EPA and Method 9 and smoke schools

EPA Method 9

Method 9 Quantifies the Level of Opacity

Method 9 (the Method) is defined as the visual determination of the opacity of emissions from stationary sources. Method 9 is a statistically-based methodology for quantifying the level of emissions. The measurement is stated in a percentage of opacity, i.e., a percentage of how much the background is blocked by the emission.

Method 9 Basics

If Method 9 is required in a Title V permit, the person who conducts the visible emission observations (VEO) is often referred to as the observer. The observer must be trained and currently certified in accordance with the Method, i.e., attending a hands-on smoke school and passing qualification testing periodically.

Because the Method is a subjective tool, two observers may report different opacity values on the same plume at the same time. If the observers both have valid certification, either observation is valid, even in a deposition or in court.

The frequency of Method 9 readings is governed by air permit/compliance plan for the facility.


How are Method 9 Observations Performed?

A single Method 9 reading requires a total of 24 visible emissions observations taken at 15-second intervals, for a total of six (6) minutes. Those observations are averaged to calculate the opacity value.

Permits may require more than 24 observations – they may specify 12, 18, and 30 minutes, yielding a greater number of observations and requiring custom VEO forms. VEO forms must contain required Method 9 fields, but can be customized to fit a facility's requirements.

New Source Performance Testing (NSPT) typically requires three (3), 1-hour observations for each source.

Opacity values are expressed as a percent and are calculated using a running average.


Is Method 9 the Best Way to Estimate Opacity?

All subjective methods have an associated error and Method 9 is no exception. The efficacy of the Method has been proven in field tests. The results of an EPA study that involved 769 sets of 25 observations for each type of smoke (black and white) yielded:

  • Black plumes: 100% of the sets were estimated with positive error of less than 7.5 percent opacity. 99% were estimated with a positive error of less than 5% opacity.
  • White plumes: 99% of the sets were estimated with a positive error (higher values) of less than 7.5 percent opacity. 95% were estimated with a positive error of less than 5% opacity.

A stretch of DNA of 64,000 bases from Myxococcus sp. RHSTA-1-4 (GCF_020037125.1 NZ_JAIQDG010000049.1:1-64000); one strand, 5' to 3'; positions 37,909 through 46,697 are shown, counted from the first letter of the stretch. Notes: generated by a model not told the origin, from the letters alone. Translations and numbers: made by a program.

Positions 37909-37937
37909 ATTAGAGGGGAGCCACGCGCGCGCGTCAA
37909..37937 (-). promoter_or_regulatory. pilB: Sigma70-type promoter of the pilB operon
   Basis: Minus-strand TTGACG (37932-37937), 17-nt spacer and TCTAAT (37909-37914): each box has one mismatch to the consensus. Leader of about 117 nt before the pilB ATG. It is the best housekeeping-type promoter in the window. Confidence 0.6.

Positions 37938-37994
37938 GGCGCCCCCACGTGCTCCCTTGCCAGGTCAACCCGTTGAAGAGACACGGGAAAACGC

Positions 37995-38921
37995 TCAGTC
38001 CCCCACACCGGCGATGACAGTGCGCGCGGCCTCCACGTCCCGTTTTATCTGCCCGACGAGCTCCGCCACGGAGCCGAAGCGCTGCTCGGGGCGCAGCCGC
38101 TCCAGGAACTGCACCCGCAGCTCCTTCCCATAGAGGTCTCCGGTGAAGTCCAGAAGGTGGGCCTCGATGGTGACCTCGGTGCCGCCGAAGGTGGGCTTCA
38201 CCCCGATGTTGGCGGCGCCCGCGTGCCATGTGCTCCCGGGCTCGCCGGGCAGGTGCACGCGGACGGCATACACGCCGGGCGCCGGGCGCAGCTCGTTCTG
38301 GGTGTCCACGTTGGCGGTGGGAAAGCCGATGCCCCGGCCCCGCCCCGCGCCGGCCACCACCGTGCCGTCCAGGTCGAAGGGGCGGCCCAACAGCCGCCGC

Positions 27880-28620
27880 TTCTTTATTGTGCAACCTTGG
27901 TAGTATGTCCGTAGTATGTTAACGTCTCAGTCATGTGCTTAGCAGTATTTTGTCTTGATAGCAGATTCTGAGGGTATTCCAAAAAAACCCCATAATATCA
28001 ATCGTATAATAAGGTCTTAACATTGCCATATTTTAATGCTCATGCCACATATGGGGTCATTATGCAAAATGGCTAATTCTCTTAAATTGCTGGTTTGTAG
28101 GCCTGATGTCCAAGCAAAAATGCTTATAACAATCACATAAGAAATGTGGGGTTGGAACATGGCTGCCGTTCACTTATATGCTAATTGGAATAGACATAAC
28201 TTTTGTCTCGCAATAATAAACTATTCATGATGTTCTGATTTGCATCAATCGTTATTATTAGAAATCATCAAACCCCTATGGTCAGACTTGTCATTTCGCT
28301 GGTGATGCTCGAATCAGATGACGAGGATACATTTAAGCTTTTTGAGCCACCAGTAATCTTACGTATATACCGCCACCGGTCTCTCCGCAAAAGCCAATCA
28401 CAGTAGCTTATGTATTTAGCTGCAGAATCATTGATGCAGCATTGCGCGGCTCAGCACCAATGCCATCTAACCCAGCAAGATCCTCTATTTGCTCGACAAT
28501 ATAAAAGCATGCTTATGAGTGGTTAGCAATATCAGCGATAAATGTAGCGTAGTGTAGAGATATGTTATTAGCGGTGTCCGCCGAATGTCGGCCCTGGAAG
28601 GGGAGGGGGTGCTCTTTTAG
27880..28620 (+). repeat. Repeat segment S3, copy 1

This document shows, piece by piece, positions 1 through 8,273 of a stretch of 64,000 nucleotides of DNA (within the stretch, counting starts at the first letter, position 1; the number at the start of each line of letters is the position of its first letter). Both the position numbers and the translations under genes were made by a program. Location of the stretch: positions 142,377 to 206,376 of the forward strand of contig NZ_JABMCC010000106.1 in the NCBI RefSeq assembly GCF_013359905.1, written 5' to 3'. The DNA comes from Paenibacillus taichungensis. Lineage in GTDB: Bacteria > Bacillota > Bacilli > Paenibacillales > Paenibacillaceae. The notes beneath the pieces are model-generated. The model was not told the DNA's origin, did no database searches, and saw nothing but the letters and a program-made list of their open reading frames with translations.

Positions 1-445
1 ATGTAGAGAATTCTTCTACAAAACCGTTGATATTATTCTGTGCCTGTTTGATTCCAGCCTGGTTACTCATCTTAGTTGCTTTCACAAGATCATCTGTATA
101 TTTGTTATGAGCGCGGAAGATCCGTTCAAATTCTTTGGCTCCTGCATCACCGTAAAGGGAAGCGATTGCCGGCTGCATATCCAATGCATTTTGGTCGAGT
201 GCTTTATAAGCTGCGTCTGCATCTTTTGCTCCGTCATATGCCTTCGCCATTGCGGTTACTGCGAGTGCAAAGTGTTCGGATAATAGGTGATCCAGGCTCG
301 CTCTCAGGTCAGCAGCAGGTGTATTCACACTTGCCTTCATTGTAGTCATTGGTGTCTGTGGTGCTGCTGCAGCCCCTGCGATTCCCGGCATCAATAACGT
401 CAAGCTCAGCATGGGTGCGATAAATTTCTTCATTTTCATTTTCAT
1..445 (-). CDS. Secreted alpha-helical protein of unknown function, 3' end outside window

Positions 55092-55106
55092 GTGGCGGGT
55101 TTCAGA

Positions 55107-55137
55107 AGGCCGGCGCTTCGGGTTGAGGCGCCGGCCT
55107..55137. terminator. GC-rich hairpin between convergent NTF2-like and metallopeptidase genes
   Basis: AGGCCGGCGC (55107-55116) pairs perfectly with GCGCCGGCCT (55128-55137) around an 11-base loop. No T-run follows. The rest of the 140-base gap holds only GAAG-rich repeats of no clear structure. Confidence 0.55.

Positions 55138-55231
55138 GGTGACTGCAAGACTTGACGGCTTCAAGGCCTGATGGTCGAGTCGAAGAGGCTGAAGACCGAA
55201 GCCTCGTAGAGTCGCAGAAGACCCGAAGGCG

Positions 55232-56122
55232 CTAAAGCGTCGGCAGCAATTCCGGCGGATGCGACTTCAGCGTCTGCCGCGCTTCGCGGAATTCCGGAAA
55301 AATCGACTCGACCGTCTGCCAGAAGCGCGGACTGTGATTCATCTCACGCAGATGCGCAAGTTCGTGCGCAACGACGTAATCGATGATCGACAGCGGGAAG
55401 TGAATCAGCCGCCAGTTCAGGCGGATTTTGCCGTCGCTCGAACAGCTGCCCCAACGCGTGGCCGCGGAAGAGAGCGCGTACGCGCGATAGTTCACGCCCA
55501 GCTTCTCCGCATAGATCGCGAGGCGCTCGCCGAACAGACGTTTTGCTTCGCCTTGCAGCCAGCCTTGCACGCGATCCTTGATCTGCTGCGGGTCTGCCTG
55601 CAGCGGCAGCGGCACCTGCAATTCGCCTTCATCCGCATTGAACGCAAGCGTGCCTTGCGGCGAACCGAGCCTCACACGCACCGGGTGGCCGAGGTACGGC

Source:EPA Method 9 Document


What About Using Continuous Opacity Monitors?

Continuous opacity monitors (COMs) are available to track opacity measurements on stacks. So why don't we just use them? This is a complex subject and the following is a broad brushstroke of the issues related to COMs:

COMs are widely used, but are prone to drift offsets and downtime. Their reliability results in many facilities owning a backup COM to cover mechanical failures. COMs can be more accurate, but a visible emissions reader is considered more reliable in case law. Additionally, COMs operate on stacks only, therefore operations such as rock crushing, storage piles of material, handling areas, and transfer points require manual methods.


How Accurate Do My Observations Need to Be?

Method 9 allows for a percentage of error. At the time the Method was promulgated, acceptable error levels were determined by field trials (see the toggle field, above). The determination of a pass/fail on a field test run is determined using percentages of error and standard deviations.

To pass a field test run, you must achieve a score of 37 deviations or less. One field run consists of 25 black smoke point observations and 25 white smoke point observations. The number 37 is calculated as follows:

  • Each point observation can be 15% on either side of the correct opacity level. For example, if a point plume with 25% opacity is shown, an observer can answer as low as 10% or as high as 40% and be within the 15% allowance.
  • Each point observation is assigned a value called a deviation:
    • Zero (0) for exact observations.
    • One (1) for observations within 5% accuracy.
    • Two (2) for observations within 10% accuracy.
    • Three (3) for observations within 15% accuracy.
    • If an observation is outside of the 15% accuracy, the observation is considered a failed observation. One failed observation constitutes a failed run.

    At the end of the the 50 test point observations (25 white, 25 black), the scores are added together. If you are at 37 deviations or below, you pass.

    If you are 38 or above, OR have failed one test point observation, you do not pass.

    Note: You can certify if have two contiguous passed runs. For example, runs consist of 25 white followed by 25 black - you can pass if you fail white on Run #1, pass black on Run #1, then pass white on Run #2. This examples equates to 50 contiguous observations and if your deviations are within the passing parameters, you certify for Method 9.


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